On the last day of June, Slovakia passed a law governing language use in their country. According to this article, posted on Euractiv.com, the law makes it illegal to use “incorrect” Slovak in Slovakia. The punishment is harsh with fines as high as 5,000 euros (£4,315).
Basically, the law makes it very difficult for speakers of minority languages to publicly communicate in their native language in Slovakia. For example, at public events, speeches and such must be given in Slovak first and the other language second-even if the only people present at the event speak the minority language.
Michael Gahler, the vice-chair for the European Parliament’s foreign affairs committee, has condemned the new language law as a violation of EU standards regarding minority languages. In the article referenced above, he is quoted as saying:
“Slovakia is violating commonly respected standards in the EU and is disregarding respective recommendations of the Council of Europe, which foresee the extended use of minority languages,” Gahler said, going as far as declaring that the country “risks discrediting itself as an EU member and becoming a totalitarian state again if the new provisions are consistently applied”.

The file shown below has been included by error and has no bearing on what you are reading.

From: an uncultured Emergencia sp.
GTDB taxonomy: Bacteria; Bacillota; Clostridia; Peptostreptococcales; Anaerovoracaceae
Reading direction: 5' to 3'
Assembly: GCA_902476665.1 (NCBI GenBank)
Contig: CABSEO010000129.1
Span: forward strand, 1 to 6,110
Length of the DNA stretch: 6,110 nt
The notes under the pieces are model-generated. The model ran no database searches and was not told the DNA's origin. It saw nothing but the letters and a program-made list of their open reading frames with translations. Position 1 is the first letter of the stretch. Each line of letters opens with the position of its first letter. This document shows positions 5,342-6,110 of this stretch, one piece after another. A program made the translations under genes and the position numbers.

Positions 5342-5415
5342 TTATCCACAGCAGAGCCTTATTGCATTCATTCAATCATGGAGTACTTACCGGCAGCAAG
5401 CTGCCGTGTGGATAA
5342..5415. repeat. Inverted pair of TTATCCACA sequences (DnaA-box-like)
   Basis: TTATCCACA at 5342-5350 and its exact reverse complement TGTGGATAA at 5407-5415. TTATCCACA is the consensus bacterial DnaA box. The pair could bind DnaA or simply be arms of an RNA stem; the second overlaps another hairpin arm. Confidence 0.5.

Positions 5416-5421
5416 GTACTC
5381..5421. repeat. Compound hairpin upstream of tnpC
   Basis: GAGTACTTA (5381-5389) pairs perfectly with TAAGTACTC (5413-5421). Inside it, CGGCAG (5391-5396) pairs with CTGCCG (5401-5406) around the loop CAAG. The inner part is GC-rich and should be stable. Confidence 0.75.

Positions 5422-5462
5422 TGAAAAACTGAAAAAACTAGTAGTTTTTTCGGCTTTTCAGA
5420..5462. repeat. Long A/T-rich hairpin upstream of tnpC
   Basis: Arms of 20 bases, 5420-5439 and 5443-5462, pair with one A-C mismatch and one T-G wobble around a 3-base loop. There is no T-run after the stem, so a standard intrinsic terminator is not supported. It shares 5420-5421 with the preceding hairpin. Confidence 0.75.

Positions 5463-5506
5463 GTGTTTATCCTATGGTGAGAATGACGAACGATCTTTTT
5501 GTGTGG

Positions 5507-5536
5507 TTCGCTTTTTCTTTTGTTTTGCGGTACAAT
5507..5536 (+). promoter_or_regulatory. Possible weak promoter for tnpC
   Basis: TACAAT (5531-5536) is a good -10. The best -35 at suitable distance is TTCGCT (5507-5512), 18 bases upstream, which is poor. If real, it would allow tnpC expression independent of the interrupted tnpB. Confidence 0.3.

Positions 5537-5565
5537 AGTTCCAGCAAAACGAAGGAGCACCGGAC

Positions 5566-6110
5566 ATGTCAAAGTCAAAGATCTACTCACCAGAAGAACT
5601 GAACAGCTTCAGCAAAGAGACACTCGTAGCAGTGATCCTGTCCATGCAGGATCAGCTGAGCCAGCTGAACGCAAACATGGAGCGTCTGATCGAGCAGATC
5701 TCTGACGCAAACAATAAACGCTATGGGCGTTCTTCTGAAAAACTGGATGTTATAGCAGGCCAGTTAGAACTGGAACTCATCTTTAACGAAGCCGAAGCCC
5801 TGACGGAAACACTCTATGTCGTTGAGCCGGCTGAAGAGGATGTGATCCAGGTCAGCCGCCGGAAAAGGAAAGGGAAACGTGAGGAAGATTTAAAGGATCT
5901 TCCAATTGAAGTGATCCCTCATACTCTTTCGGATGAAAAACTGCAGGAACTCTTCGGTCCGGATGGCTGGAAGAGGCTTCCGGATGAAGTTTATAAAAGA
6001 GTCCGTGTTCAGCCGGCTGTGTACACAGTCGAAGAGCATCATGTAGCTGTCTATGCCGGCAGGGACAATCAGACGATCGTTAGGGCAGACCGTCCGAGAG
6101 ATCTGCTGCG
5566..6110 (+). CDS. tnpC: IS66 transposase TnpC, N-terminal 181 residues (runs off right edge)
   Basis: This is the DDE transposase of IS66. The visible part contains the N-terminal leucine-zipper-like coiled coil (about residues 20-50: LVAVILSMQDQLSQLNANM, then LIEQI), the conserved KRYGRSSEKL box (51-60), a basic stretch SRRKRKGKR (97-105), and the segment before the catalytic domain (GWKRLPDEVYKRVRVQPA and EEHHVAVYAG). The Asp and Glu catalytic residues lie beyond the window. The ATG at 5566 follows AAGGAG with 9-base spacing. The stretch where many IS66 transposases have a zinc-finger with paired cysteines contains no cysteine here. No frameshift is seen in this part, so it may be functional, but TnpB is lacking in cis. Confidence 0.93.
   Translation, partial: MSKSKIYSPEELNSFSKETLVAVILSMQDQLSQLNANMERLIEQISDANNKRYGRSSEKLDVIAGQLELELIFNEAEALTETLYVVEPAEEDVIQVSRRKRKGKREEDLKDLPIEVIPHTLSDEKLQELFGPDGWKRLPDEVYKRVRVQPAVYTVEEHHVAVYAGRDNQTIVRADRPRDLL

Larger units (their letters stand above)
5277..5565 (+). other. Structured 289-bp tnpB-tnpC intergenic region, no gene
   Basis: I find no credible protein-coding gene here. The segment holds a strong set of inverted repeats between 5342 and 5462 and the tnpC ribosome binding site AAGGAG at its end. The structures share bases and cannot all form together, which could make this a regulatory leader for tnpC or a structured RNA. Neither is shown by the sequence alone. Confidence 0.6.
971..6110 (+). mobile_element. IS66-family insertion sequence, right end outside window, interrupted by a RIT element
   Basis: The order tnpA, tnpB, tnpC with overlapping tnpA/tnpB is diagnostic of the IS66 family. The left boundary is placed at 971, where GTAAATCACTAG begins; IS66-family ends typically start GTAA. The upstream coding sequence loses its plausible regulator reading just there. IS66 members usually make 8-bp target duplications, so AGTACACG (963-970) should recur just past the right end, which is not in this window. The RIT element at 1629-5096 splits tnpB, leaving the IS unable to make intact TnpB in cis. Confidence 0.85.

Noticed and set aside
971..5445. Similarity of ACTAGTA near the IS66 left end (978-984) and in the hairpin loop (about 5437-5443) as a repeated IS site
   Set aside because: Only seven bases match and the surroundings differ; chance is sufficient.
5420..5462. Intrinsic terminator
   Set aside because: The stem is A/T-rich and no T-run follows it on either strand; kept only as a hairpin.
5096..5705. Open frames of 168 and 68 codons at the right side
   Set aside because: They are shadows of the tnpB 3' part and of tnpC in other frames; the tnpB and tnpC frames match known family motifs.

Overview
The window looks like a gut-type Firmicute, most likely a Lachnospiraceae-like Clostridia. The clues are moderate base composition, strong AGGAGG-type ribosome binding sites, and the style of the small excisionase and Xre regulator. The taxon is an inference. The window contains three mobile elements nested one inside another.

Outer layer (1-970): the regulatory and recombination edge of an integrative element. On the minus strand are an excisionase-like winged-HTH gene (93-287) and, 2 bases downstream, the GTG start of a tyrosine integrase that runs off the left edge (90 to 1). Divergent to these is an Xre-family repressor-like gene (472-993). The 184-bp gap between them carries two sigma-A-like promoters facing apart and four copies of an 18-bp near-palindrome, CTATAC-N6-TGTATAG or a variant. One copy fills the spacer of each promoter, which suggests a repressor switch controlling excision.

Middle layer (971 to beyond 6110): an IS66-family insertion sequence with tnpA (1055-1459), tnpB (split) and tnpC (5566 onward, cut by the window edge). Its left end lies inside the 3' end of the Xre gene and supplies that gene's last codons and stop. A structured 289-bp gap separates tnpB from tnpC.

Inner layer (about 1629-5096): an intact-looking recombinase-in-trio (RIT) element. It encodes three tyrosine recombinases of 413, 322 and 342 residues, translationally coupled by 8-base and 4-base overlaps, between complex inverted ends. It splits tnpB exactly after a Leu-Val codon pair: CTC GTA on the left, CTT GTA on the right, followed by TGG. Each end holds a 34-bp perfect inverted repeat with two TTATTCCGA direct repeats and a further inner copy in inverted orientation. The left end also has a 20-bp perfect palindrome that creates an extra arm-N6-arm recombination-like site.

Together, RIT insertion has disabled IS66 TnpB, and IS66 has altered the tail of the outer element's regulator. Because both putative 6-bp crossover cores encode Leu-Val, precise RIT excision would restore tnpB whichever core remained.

The main minority language in Slovakia is Hungarian, which means that Hungary is not pleased, either. The Hungarian government has asked the Slovakian government to stop the law from being implemented, but they have this far declined, with Slovakian leaders saying that it is not discriminatory.
However, Laszlo Öllős, a political analyst, was quoted as saying that the law is very ambiguous, increasing the potential for abuse. According to Mr. Öllős, it could even be interpreted to apply to conversations between doctors and patients who speak the same (minority) language.
Debates over “official languages” and how much support to give minority language speakers have raged in many different countries. All too often, the debates become more about hostilities between two different groups than about protecting a specific language or culture. Fining doctors and patients for conversing in a language that they both share seems to be somewhat mean-spirited, and possibly dangerous if it keeps the patient from getting the best possible care.